Guido van Rossum created Python in 1991, he decided to clean up Python 2.x properly, without considering any newer releases to it as well as backward compatibility. The whole Python community was pretty much skeptical when they received Python 3.x. Most of the things written in Python 2.x were not compatible with Python 3.x, as it did not support backward compatibility. Many applications and frameworks needed to rewritten completely due to this, hence, it was very difficult to port to Python3 from Python2. Why was it that difficult? What are the differences?
Let us see some of the key differences between Python 2 and Python 3.
In Python2, print is treated as a statement rather than a function. You don’t need wrap the text in parentheses. But, it was very confusing, as most the actions or work that you do with Python requires arguments to be placed inside the parentheses .In Python3, “print” works like a function, where you wrap the text inside the parentheses. If you don’t use parentheses, there will be a syntax error. Though, many Python2 programmers find this change to be irritating, but it really helps in preventing mistakes as some time if you put parentheses around a comma-separated lists then you would get unexpected outcomes. You can see this difference of print function in the example.
>>> print "Hello World!" Hello World
>>> print("Hello World!") Hello World!
In Python3, syntax error, when executed without parentheses,
>>> print "Hello World!" SyntaxError: Missing parentheses in call to 'print'
In Python2, whenever you type any number without any digit after decimal, it treats that number as integer. This might lead to some unexpected results during division. We will see it with an example.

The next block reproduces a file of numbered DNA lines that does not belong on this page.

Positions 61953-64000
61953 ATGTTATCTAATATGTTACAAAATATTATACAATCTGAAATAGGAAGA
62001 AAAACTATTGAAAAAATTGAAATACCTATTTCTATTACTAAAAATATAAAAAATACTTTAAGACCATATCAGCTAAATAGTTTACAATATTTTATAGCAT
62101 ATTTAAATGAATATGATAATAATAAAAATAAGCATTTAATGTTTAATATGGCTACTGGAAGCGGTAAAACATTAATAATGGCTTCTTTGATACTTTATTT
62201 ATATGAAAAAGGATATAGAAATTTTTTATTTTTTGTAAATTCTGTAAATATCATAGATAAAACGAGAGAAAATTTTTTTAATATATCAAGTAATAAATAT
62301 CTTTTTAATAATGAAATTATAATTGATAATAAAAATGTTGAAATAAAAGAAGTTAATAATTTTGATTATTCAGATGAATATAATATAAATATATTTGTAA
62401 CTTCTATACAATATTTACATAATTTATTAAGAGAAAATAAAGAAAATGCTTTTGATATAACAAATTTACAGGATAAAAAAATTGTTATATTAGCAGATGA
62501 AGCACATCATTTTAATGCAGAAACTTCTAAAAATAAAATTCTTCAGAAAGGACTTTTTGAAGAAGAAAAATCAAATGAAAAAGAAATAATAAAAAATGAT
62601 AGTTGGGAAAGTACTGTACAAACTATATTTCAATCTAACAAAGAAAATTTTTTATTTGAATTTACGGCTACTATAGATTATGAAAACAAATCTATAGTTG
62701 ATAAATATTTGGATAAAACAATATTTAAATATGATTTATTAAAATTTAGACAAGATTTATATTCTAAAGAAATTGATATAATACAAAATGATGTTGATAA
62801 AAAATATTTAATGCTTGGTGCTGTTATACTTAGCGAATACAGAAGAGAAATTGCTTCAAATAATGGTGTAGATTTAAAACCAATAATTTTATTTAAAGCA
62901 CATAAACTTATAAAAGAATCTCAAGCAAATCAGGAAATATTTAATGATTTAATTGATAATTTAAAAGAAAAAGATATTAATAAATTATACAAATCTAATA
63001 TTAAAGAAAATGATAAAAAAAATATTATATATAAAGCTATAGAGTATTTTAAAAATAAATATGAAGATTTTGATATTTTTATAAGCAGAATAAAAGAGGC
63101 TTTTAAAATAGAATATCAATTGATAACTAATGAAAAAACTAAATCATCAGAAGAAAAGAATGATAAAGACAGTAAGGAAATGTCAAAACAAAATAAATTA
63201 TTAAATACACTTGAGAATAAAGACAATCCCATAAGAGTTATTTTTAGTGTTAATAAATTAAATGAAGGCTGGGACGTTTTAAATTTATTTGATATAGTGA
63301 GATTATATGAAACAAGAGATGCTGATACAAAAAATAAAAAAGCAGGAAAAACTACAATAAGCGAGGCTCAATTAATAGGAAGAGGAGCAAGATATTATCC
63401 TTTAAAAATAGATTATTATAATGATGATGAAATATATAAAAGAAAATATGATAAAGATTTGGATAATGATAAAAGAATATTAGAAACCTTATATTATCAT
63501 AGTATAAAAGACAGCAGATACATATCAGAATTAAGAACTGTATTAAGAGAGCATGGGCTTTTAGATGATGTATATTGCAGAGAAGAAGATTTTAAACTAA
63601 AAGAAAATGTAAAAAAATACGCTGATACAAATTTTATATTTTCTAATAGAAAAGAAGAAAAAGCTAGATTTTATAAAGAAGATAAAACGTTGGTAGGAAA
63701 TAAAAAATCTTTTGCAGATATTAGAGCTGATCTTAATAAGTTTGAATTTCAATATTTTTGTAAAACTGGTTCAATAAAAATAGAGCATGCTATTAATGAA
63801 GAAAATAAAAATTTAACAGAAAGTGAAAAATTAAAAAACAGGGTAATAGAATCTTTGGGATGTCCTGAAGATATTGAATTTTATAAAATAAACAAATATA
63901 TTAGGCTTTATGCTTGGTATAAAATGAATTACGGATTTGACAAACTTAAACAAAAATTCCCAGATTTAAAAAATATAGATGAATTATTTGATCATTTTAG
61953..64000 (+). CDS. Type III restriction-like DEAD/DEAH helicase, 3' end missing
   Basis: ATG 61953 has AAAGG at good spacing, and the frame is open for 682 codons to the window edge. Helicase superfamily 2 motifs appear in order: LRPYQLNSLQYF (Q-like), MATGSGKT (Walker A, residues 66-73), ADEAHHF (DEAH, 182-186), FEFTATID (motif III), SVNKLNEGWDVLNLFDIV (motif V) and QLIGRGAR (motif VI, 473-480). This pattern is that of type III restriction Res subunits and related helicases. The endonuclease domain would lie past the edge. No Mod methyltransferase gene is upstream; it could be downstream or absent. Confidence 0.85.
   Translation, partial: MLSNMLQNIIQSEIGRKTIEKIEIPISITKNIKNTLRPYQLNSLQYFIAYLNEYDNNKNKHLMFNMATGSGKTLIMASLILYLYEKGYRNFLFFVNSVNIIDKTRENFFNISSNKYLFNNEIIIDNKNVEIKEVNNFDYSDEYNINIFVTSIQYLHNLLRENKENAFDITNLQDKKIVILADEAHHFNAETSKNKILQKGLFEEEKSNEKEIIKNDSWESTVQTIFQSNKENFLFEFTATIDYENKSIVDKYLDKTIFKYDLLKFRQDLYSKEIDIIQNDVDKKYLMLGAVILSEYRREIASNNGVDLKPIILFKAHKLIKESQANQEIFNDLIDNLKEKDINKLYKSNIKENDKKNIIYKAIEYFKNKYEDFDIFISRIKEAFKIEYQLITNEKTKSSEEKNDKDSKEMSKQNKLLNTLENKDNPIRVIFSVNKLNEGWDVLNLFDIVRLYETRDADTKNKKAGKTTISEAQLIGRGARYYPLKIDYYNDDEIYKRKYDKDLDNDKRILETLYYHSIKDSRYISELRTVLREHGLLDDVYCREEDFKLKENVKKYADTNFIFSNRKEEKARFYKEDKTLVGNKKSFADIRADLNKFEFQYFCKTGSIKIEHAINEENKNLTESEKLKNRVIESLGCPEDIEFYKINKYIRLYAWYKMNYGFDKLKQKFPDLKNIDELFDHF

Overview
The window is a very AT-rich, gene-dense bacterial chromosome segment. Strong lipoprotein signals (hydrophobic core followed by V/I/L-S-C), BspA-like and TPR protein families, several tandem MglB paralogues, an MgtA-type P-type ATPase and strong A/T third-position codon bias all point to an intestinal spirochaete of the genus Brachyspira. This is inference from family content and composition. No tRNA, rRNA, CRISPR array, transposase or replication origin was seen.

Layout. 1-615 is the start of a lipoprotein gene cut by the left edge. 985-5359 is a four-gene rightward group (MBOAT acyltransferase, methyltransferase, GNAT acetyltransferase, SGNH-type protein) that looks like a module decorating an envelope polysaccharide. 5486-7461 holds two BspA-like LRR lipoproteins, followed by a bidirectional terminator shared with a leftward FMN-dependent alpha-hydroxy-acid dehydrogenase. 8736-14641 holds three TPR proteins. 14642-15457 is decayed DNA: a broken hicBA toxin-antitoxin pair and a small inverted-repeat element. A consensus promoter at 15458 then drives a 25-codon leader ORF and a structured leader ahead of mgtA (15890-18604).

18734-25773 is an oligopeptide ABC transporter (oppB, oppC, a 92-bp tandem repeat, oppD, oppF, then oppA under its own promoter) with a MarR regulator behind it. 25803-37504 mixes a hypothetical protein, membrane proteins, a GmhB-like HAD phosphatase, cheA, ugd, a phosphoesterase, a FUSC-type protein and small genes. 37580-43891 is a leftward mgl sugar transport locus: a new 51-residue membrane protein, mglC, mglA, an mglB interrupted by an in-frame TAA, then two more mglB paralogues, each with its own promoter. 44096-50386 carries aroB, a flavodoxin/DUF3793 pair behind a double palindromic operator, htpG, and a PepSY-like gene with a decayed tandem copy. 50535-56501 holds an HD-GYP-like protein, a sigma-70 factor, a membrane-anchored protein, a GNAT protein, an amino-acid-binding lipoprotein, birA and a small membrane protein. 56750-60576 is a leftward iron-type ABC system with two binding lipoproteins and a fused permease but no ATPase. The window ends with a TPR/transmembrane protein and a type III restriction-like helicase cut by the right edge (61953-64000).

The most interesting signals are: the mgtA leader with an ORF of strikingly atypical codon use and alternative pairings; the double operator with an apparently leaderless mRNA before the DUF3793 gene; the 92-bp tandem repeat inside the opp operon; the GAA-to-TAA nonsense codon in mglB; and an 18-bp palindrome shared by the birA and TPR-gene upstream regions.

>>> 3/2 1
Here, when we made the division of 3 by 2, we got 1, this is because Python2, assumes that as the programmer entered integer values, the output should be also integer and hence it rounds off the output to the nearest value. If you want, the output as 1.5 then you will have to entered the input in float as shown here.
>>> 3.0/2.0 1.5
Thus, in Python2, if you want the output in float then you need to have the input also in float.
Below is the output from Python3, you can see that even though the input is in integer, you get the output in float which very much intuitive for new programmers.
>>> 3/2 1.5
List Comprehension-Loop Variables
In Python2, when a variable that is being iterated over a for-loop and a global variable, both are having same name, the value of the global variable changes whenever there is an iteration, this is highly undesirable. I have shown it here in the example that follows.
>>> i=1 >>> print "before i=",i before i= 1 >>> print "Jekishan", [i for i in range(5)] Jekishan [0, 1, 2, 3, 4] >>> print "after i=",i after i= 4
>>> i=1 >>> print ("before i=",i) before i= 1 >>> print ("Jekishan",[i for i in range(5)]) Jekishan [0, 1, 2, 3, 4] >>> print("after i=",i) after i= 1
Hence, in Python 3.x for-loop variables don’t leak into the global namespace anymore!
In Python2, if you want to store a string as Unicode, you need to mark it with “u”, whereas in Python3, all the strings are stored in Unicode by default. Unicode strings are much more versatile compared to ASCII, which is the default standard for Python2. You can store emojis, letters from foreign languages, roman letters as well as numerals in Unicode.
Syntax for raising an error in Python2 and Python3, are different.
In Python2, to raise an IO Error, you would write
>>>raise IOError, "This is an IO Error"
In Python3, to raise an IO Error, you will write
>>>raise IOError ("This is an IO Error")
This example, again reminds you that in Python3, you need to pass arguments in the parentheses, which creates less confusion.
Apart from this, there are many other examples of slight differences, in the syntax of Python2 and Python3. Python3.5 works approximately at the same speed as 2.7, though there are some benchmarks which suggests that Python3 is faster compared to Python2.
In next post, I will write about which version of Python to use where?